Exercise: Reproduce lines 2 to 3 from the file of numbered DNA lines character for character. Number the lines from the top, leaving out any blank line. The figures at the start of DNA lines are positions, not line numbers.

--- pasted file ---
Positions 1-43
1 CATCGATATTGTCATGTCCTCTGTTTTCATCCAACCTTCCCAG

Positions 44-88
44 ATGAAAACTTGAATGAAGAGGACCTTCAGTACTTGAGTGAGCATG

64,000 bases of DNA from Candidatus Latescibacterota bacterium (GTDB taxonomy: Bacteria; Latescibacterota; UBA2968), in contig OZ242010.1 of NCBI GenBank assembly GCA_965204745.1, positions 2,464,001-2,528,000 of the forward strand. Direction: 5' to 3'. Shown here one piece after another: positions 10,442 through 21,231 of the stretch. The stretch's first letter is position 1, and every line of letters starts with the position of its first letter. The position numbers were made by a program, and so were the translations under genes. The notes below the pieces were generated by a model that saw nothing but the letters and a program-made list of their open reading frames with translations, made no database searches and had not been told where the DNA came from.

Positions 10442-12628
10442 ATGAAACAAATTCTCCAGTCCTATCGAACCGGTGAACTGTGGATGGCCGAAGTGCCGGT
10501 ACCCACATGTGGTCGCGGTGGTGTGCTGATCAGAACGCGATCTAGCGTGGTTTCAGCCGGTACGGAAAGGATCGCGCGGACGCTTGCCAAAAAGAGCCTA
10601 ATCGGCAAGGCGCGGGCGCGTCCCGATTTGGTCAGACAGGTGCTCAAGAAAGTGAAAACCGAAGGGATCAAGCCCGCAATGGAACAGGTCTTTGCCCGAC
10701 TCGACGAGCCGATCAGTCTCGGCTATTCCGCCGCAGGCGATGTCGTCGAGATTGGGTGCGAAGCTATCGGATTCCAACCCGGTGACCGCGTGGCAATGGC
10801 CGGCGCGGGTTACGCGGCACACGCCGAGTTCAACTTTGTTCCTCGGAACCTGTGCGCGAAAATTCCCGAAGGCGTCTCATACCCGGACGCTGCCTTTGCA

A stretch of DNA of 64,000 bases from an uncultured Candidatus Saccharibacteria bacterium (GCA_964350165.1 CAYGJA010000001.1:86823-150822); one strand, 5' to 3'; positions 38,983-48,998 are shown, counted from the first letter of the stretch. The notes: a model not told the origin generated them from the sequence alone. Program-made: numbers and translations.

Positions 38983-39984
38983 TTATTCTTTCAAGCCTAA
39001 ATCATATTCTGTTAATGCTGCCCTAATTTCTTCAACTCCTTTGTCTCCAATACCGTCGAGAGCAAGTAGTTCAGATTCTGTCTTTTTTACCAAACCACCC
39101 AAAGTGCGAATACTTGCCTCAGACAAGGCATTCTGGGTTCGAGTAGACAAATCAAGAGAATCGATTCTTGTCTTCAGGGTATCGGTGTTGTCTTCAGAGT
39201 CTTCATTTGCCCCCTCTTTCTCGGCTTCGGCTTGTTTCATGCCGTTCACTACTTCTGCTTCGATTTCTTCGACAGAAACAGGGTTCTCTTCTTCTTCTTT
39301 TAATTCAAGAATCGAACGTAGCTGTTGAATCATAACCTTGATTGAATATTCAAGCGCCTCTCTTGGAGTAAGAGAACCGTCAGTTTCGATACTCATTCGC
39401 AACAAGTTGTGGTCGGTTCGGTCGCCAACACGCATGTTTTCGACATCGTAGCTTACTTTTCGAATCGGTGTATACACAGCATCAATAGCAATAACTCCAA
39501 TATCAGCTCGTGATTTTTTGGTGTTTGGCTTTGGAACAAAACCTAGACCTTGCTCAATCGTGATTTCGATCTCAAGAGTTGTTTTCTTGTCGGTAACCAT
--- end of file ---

1 CATCGATATTGTCATGTCCTCTGTTTTCATCCAACCTTCCCAG

Positions 44-88